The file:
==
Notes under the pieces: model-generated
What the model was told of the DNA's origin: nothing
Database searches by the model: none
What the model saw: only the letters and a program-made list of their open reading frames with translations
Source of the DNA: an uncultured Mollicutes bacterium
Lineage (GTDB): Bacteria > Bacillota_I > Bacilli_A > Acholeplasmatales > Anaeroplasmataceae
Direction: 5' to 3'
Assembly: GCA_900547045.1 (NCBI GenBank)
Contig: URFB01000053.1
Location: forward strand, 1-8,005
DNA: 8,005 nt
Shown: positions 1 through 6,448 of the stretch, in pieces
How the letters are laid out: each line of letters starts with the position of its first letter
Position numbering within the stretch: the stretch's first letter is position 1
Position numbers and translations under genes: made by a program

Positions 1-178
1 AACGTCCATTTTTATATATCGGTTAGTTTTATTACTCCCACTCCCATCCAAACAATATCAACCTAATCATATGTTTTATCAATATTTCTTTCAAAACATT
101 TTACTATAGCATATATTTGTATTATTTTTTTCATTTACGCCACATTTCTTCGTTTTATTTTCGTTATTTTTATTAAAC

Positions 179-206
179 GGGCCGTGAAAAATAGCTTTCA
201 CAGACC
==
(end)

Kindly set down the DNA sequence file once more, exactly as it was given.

Notes under the pieces: model-generated
What the model was told of the DNA's origin: nothing
Database searches by the model: none
What the model saw: only the letters and a program-made list of their open reading frames with translations
Source of the DNA: an uncultured Mollicutes bacterium
Lineage (GTDB): Bacteria > Bacillota_I > Bacilli_A > Acholeplasmatales > Anaeroplasmataceae
Direction: 5' to 3'
Assembly: GCA_900547045.1 (NCBI GenBank)
Contig: URFB01000053.1
Location: forward strand, 1-8,005
DNA: 8,005 nt
Shown: positions 1 through 6,448 of the stretch, in pieces
How the letters are laid out: each line of letters starts with the position of its first letter
Position numbering within the stretch: the stretch's first letter is position 1
Position numbers and translations under genes: made by a program

Positions 1-178
1 AACGTCCATTTTTATATATCGGTTAGTTTTATTACTCCCACTCCCATCCAAACAATATCAACCTAATCATATGTTTTATCAATATTTCTTTCAAAACATT
101 TTACTATAGCATATATTTGTATTATTTTTTTCATTTACGCCACATTTCTTCGTTTTATTTTCGTTATTTTTATTAAAC

Positions 179-206
179 GGGCCGTGAAAAATAGCTTTCA
201 CAGACC